The International Monetary Fund (IMF) lowered the world economic outlook to 3.1 percent from 3.2 percent as the global economy is being threatened by Britain’s decision to leave the European Union (EU). surroundings. The IMF released its World Economic Outlook Update, Tuesday, its first report since Brexit.It expected the global economy to grow 3.1 percent this year, down 0.1 percentage point from its previous estimate in April. It also lowered the projection for the next year to 3.4 percent from 3.5 percent.
The IMF cited political and economic uncertainties following Brexit as well as troubles in European banks and excessive debt in China as major risks to the global economy.
The negative impact will be especially concentrated in the United Kingdom, euro zone and Japan. It lowered the outlook for the United Kingdom by 0.2 percentage points, while pulling down the estimate for next year by 0.9 percentage points. Japan also had its outlook slashed by 0.2 percentage points, reflecting the negative impact of the strengthening Japanese yen on its economic growth.
The fund also suggested more dismal scenarios, though it added that they aren’t very likely. If the financial market continues to be unstable and some financial businesses move to the euro zone from the United Kingdom, the global economic growth rate may fall to 2.9 percent. In a more severe case, in which the U.K. economy enters a recession due to the plunge in consumption and investment, the world economy will grow a mere 2.8 percent.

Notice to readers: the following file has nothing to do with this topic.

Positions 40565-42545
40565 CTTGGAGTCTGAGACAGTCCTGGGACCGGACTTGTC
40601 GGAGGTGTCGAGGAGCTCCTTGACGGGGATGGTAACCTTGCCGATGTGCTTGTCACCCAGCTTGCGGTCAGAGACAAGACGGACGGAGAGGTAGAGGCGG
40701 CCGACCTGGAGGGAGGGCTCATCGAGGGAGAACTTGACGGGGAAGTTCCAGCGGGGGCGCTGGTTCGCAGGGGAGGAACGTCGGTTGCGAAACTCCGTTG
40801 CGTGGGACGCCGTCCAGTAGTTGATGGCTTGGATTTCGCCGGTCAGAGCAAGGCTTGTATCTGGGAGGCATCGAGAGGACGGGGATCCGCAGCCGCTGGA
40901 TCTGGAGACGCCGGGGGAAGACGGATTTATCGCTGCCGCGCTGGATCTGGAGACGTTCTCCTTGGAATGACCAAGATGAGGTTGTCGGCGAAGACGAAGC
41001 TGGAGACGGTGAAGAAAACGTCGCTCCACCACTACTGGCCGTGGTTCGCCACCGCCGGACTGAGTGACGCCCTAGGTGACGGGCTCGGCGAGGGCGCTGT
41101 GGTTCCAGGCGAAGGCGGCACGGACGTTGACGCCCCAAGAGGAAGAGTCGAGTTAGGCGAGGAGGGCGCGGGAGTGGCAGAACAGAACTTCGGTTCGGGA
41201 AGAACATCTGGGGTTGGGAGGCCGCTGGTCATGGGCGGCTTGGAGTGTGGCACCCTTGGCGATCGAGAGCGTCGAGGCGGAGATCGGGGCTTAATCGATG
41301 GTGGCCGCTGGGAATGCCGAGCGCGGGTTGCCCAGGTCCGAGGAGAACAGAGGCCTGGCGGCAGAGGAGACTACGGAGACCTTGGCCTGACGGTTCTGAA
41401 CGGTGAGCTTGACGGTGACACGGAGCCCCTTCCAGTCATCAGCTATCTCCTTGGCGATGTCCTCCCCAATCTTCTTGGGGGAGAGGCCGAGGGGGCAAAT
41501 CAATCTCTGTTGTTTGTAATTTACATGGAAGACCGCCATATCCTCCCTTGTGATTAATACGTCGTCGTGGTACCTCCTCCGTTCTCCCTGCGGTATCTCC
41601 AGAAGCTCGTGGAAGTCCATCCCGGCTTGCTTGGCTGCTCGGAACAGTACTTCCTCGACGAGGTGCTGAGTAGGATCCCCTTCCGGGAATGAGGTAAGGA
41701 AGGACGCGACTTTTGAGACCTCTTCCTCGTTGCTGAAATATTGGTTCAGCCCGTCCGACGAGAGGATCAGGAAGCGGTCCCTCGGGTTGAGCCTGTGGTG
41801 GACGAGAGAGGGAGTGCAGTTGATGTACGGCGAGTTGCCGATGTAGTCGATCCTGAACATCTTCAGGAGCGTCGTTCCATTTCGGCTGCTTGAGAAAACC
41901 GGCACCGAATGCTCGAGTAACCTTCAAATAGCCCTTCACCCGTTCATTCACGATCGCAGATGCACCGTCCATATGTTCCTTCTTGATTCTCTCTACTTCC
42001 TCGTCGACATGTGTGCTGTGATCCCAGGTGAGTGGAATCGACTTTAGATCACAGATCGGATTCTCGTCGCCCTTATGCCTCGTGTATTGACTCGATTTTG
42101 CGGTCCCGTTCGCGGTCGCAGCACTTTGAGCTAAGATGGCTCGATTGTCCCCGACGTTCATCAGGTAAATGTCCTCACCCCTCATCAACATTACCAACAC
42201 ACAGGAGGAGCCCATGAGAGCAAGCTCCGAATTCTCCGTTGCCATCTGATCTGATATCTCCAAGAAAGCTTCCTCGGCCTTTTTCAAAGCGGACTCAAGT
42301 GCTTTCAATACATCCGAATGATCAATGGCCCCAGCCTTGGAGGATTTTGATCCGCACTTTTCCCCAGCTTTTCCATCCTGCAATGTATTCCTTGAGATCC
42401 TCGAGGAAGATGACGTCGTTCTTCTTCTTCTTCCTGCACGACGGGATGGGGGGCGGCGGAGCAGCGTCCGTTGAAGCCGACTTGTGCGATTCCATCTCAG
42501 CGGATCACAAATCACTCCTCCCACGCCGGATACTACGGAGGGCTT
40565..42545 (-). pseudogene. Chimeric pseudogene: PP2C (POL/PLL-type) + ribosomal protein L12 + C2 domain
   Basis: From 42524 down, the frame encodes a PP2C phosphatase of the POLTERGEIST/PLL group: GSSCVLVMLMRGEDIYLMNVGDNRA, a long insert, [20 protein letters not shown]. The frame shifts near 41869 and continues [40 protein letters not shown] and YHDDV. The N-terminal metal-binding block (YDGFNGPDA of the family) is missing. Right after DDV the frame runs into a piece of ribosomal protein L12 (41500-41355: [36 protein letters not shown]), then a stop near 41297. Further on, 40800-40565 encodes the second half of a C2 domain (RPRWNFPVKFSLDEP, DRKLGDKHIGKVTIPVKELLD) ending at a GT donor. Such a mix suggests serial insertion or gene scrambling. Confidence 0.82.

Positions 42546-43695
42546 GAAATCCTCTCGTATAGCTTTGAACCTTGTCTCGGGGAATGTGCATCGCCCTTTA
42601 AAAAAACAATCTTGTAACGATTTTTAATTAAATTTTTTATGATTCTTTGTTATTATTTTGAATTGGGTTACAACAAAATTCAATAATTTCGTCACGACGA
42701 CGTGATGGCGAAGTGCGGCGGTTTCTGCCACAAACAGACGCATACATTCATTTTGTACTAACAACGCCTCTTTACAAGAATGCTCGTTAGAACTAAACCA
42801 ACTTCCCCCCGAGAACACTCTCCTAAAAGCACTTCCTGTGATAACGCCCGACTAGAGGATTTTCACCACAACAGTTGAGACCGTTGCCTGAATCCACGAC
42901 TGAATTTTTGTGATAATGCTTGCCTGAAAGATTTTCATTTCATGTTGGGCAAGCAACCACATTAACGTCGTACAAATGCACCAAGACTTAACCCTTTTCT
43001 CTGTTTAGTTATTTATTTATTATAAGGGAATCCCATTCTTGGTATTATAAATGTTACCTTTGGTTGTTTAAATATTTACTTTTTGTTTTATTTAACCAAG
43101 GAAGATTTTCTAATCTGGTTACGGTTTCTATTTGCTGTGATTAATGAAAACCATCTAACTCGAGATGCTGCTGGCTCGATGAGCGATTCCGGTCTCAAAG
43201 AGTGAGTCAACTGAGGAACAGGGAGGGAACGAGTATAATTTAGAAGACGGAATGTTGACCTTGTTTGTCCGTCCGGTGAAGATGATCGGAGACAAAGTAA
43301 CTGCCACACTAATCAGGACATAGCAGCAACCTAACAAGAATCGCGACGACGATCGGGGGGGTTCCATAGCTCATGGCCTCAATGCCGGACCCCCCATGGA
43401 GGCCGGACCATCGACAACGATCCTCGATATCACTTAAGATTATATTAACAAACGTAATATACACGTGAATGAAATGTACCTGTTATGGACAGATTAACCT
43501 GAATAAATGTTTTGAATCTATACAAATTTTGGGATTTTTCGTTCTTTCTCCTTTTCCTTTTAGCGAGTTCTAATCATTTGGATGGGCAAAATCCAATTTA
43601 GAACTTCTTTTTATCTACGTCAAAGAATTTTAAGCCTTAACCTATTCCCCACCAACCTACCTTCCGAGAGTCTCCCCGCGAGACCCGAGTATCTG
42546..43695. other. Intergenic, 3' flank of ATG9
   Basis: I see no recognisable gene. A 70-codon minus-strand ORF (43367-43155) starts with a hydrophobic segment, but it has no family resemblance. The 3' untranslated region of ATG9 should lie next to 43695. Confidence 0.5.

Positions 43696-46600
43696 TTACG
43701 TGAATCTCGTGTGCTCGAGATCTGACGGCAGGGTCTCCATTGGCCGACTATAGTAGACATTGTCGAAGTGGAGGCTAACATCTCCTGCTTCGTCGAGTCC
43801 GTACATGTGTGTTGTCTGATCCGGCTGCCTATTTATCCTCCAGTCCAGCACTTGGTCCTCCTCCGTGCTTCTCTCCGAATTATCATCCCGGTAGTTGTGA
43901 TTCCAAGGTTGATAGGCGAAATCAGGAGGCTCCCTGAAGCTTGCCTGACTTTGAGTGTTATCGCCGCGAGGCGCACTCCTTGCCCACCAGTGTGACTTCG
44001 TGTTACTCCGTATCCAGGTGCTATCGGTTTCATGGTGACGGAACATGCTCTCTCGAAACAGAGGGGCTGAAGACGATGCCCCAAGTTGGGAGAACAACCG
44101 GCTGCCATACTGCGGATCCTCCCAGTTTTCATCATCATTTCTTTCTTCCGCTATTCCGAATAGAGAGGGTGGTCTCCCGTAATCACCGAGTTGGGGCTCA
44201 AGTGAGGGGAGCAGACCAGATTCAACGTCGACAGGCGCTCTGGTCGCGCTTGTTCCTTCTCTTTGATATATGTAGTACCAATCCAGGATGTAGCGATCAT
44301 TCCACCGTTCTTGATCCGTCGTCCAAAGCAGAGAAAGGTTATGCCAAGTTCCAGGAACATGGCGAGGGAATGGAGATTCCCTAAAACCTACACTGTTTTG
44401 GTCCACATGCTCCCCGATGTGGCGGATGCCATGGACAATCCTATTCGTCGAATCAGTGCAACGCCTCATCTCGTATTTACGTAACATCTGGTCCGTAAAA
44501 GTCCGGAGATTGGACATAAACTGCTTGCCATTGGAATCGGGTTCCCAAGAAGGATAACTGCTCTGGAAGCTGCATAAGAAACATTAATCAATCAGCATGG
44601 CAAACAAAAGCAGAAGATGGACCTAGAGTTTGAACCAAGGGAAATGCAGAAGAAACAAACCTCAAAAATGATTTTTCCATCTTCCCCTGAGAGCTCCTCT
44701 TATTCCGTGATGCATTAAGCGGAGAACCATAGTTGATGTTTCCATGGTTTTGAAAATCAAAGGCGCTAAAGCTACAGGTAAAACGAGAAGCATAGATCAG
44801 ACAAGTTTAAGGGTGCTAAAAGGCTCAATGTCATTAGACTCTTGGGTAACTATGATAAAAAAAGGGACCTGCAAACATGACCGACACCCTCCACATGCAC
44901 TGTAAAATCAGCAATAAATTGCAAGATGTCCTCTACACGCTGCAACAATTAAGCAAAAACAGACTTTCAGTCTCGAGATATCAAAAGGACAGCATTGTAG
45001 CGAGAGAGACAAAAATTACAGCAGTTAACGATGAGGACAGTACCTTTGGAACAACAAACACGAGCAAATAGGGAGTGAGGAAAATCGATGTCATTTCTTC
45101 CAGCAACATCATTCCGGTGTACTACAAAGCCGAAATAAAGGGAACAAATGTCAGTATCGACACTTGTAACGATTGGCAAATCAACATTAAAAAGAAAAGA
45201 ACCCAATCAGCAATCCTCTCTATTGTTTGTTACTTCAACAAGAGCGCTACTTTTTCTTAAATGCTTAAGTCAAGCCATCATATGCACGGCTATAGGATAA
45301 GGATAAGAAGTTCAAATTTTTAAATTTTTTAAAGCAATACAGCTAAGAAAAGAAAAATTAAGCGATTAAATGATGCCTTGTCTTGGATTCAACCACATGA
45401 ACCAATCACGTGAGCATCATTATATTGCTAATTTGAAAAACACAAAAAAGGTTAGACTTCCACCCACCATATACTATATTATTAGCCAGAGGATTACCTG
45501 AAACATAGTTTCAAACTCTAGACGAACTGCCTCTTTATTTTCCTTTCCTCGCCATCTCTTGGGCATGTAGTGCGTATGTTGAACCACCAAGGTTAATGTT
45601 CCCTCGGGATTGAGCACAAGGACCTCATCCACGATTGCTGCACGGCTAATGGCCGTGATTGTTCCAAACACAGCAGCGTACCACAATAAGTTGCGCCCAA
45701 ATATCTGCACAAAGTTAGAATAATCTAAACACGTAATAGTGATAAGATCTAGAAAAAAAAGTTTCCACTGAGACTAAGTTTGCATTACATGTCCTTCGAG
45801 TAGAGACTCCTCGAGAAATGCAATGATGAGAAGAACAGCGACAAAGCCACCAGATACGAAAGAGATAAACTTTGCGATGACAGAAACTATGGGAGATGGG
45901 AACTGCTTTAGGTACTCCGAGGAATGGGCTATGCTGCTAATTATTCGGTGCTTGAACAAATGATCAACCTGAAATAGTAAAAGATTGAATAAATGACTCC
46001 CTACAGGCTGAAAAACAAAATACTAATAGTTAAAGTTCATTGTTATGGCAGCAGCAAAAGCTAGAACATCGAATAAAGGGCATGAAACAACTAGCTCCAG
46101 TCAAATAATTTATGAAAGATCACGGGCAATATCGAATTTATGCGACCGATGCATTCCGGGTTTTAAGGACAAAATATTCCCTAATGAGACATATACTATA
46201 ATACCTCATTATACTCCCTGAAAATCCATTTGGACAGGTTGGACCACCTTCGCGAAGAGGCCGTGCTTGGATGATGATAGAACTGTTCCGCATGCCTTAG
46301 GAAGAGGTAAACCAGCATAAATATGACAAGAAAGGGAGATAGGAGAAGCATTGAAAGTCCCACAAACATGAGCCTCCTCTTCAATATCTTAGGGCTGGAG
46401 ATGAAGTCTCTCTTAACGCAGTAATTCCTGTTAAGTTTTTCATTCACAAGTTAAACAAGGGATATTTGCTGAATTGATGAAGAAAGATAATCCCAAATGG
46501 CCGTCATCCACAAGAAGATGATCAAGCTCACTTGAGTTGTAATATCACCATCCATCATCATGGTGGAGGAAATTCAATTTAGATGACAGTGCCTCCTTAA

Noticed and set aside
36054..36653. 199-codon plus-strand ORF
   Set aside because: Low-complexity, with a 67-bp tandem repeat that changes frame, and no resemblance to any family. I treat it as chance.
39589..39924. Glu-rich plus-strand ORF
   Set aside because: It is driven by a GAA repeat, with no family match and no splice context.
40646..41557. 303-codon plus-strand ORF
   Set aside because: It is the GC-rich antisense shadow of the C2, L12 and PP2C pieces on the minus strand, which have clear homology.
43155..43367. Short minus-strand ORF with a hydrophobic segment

The outlook for other emerging market and developing economies remains diverse.
Growth projections were revised down substantially in sub-Saharan Africa, reflecting challenging macroeconomic conditions in its largest economies, which are adjusting to lower commodity revenues. In Nigeria, economic activity is now projected to contract in 2016, as the economy adjusts to foreign currency shortages as a result of lower oil receipts, low power generation, and weak investor confidence. These revisions for the largest low-income country are the main reason for the downgrade in growth prospects for the low-income developing countries group.
In South Africa, GDP is projected to remain flat in 2016, with only a modest recovery next year. In the Middle
East, oil exporters are benefiting from the recent modest recovery in oil prices while continuing fiscal consolidation in response to structurally lower oil revenues, but many countries in the region are still plagued by strife and conflict. – Online